The Form Of It

“You do not have to be good.
You do not have to walk on your knees
for a hundred miles through the desert, repenting.
You only have to let the soft animal of your body
love what it loves.
Tell me about despair, yours, and I will tell you mine.
Meanwhile the world goes on.
Meanwhile the sun and the clear pebbles of the rain
are moving across the landscapes,
over the prairies and the deep trees,
the mountains and the rivers.
Meanwhile the wild geese, high in the clean blue air,
are heading home again.
Whoever you are, no matter how lonely,
the world offers itself to your imagination,
calls to you like the wild geese, harsh and exciting –
over and over announcing your place
in the family of things.”
Mary Oliver

Posted by Ravenous Butterflies, a very fine site as I’ve said and shared often. It has consistent appeal for me and touches on the things I love.

Something has occurred to me as I enjoyed this and chose it to post. When I was little, in grade school, I collected holy cards. I must have had hundreds. Lord knows where they ended up, I can’t imagine throwing them away, but like many things of childhood, disappeared they are.

So, as I captured this, I thought of those bygone treasures and their singular importance to me. I was struck by the holy-card look of the Mucha painting. How I would have loved to purchase it in the treasured form to be held in the Missal of the Mass. And then it struck me that perhaps I had not stopped collecting at all, but turned to other things such as this, to hold on these pages, or in another venue, but as well both in my heart.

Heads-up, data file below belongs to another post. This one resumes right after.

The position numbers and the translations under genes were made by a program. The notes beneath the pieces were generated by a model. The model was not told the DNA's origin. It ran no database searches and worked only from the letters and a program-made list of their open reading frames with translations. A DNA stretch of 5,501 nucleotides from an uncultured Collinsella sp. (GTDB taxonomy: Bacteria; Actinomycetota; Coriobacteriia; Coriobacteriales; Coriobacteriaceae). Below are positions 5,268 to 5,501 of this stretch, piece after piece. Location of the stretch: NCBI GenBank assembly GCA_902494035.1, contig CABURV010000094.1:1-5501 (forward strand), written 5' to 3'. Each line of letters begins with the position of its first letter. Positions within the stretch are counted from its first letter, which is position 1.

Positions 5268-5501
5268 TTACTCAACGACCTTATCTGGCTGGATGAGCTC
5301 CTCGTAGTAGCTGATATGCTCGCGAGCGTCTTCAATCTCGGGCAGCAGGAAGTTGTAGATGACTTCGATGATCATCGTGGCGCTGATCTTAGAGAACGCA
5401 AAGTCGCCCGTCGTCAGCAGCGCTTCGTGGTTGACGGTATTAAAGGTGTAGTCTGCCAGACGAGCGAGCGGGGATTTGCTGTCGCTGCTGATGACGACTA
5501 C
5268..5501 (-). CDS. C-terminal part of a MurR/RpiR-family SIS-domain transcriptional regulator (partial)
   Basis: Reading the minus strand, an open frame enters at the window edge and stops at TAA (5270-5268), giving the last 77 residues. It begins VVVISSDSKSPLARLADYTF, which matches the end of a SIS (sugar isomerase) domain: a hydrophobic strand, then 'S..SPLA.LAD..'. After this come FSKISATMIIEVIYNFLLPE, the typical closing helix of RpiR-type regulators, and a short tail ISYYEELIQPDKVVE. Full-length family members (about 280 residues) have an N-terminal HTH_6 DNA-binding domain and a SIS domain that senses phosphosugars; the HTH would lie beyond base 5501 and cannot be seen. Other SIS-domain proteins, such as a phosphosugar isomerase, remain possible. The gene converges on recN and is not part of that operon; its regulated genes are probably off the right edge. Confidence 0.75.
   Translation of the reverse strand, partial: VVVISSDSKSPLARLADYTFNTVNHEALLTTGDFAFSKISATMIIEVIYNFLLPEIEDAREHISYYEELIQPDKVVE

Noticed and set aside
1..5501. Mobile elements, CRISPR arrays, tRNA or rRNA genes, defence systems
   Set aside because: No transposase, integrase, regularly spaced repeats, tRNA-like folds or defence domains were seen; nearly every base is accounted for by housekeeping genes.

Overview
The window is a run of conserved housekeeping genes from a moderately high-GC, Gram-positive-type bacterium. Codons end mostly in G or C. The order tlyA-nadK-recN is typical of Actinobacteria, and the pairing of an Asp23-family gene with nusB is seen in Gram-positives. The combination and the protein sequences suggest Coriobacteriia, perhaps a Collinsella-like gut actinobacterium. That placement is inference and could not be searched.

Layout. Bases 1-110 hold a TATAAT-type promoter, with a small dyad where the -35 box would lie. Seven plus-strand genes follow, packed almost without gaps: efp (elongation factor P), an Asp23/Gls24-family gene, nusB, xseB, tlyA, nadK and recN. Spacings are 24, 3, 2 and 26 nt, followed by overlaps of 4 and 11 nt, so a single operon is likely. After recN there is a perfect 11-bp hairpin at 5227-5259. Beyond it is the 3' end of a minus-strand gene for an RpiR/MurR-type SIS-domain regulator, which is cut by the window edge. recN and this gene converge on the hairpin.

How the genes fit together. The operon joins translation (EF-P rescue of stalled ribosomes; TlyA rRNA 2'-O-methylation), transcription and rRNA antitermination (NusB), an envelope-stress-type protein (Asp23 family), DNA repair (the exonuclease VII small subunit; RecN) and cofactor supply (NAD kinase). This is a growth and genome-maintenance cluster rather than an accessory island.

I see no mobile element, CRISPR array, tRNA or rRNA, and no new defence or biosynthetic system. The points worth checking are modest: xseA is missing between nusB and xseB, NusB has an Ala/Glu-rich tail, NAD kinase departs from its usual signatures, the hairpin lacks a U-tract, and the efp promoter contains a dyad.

I’ve always known we don’t really grow up, but now I know we don’t quit the things we hold to heart. We just change the form.

Today’s Birthday

Again late, my friends. Apparently I am only able to acknowledge birthdays a day past. Nonetheless, here it is.

Gary Snyder…sometimes called the poet of the earth. Some of his poems transcend, may cause an altered state. A caution might precede the poetry: warning, may cause thinking, even loving.

Beat hero, steward of the earth, Zen Buddhist—in his mid-eighties, poet Gary Snyder looks back on an honorable life at the leading edge.

Gary Snyder. Photo by Festival of Faiths.

Gary Snyder. Photo by Festival of Faiths. In Lion’s Roar Buddhist Magazine

I want to share a GS poem with you. Here’s one.

My home was at Cold Mountain from the start,
Rambling among the hills, far from trouble.

Gone, and a million things leave no trace
Loosed, and it flows through the galaxies
A fountain of light, into the very mind—
Not a thing, and yet it appears before me;
Now I know the pearl of the Buddha-nature
Know its use: a boundless perfect sphere.